Public Domain

American Memory, Library of Congress: ” The Restriction Statement that accompanies each American Memory collection provides known information regarding ownership of materials in the collection. If known, we include contacts for permission. In some cases the Restriction Statement will indicate that material in a particular collection may be used freely; in other cases the Restriction Statement may only be a starting point for your inquiry.”

Beinecke Rare Book & Manuscript Library Digital Images Online: ” The Library may be able to assist in identifying the copyright holders. It is not necessary to seek the Library’s permission to publish texts or images (unless the University is identified as the copyright holder.) The Beinecke Rare Book and Manuscript Library should, however, be cited as the source.”

Best Copyright-Free Photo Libraries, by Coby Logen. DotGovWatch. Photos taken by U.S. Government employees as part of their official duty. Not a U.S. Government website.

Getty Search Gateway Open Content Images , filter by Types, Topics, Names, Places, Sources

National Atlas of the United States

New York Public Library Digital Gallery: “Images may be freely downloaded for personal, research, and study purposes only.”

OpenGLAM (Galleries, Libraries, Archives, Museums)

Perry-Castañeda Library, University of Texas at Austin, Portrait Gallery (Historical Figures): ” The images in this collection are in the public domain. You do not need to ask for permission to use these images.”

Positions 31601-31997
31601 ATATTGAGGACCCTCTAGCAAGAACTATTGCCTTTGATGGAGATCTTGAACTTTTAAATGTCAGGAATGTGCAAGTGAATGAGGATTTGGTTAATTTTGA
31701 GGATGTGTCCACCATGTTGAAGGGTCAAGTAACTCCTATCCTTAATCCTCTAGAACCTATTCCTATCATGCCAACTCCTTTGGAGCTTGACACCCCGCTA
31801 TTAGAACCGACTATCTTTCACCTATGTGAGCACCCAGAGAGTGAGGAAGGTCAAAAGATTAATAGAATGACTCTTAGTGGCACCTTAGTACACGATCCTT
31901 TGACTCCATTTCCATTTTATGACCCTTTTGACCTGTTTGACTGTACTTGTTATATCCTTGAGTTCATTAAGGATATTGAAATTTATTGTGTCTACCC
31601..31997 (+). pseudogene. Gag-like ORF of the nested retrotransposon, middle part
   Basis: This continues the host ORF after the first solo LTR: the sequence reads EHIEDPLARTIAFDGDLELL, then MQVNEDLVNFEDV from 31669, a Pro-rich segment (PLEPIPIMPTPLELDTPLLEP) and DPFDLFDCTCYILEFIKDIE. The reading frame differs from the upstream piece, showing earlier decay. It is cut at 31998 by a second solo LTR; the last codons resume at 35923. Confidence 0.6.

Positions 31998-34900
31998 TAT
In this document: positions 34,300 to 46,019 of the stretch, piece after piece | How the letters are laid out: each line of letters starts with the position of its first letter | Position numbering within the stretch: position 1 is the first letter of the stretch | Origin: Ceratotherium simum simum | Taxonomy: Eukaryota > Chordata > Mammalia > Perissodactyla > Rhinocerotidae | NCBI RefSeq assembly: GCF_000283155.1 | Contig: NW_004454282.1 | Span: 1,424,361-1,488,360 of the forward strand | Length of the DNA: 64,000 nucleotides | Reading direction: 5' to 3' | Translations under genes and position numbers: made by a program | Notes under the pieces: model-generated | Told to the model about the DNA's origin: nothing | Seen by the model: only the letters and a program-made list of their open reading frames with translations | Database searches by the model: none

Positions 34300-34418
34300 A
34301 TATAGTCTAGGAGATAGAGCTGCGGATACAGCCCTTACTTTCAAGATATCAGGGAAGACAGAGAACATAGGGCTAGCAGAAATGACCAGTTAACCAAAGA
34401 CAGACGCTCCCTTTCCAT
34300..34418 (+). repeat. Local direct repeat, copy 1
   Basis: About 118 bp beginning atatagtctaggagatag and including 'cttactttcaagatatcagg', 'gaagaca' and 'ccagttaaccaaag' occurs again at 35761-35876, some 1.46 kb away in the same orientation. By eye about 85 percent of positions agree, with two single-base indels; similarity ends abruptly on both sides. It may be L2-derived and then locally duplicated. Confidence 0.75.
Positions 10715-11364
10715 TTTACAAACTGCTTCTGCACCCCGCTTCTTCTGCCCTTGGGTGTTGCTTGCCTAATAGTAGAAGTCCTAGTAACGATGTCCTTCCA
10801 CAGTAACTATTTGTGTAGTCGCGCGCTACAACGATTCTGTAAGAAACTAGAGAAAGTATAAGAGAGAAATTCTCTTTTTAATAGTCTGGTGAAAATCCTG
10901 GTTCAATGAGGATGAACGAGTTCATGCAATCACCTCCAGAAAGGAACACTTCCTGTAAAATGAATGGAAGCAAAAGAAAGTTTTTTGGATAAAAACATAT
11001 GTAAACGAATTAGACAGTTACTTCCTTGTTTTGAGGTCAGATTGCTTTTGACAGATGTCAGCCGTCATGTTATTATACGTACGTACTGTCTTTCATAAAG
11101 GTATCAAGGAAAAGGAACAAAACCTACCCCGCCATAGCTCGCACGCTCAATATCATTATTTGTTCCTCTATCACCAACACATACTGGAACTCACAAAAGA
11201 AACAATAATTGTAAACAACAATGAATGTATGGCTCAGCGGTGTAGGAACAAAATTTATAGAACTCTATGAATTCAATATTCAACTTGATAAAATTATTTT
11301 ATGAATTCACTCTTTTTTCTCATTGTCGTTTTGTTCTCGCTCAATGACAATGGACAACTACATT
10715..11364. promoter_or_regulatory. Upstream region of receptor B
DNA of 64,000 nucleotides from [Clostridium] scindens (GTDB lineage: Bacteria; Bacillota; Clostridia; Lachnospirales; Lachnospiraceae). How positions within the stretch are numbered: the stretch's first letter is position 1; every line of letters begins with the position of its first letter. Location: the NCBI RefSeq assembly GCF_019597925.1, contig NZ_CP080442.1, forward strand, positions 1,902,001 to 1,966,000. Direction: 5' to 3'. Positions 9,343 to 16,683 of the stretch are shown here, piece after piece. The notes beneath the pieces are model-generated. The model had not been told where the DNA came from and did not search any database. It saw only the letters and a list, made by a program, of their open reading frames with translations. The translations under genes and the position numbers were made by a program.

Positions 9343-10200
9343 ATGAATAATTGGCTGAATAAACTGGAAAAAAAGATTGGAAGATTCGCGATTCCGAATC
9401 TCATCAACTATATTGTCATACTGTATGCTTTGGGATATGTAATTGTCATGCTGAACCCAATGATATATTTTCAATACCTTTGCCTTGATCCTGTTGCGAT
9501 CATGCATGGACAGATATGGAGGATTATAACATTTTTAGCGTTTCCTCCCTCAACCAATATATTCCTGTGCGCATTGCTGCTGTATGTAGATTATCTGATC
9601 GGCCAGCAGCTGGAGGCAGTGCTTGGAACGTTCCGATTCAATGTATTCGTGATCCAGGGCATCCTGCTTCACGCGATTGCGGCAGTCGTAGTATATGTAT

Prints and Photographs Reading Room, Library of Congress: “Copyright restrictions.”

Scanned Images, Engravings and Pictures from Old Books: “They are mostly public domain (copyright-free, out of copyright) here in Canada, and often in other countries too, unless otherwise noted…”

Visual resources online; digital images of primary materials on public Web sites,” Annie Blecksmith, College & Research Libraries News, vol. 69 no. 5, May 2008.

Web Gallery of Art: “… intended to be a free resource of art history primarily for students and teachers.”

Wikimedia Commons…”a database of 19,980,534 freely usable media files to which anyone can contribute.”

Wikipedia: Public Domain Image Resources.

World War II Posters, Northwestern University: ” Materials published by the U.S. Government Printing Office are in the public domain and, as such, not subject to copyright restriction. However, the Library requests users to cite the URL and Northwestern University Library if they wish to reproduce images from its poster database.”

WorldImages, California State University. Includes over 72,000 images that are available free of charge for educational use.”The internationally recognized WorldImages database provides access to the California State University IMAGE Project. It has just been selected by the Library of Congress for inclusion in its historic collection of Internet materials. It contains approximately 80,000 images, is global in coverage and includes all areas of visual imagery. WorldImages is accessible anywhere and its images may be freely used for non-profit educational purposes. The images can be located using many search techniques, and for convenience they are organized into over 800 portfolios which are then organized into subject groupings.” Portfolio List.


Ruth Thomas
Mugar Memorial Library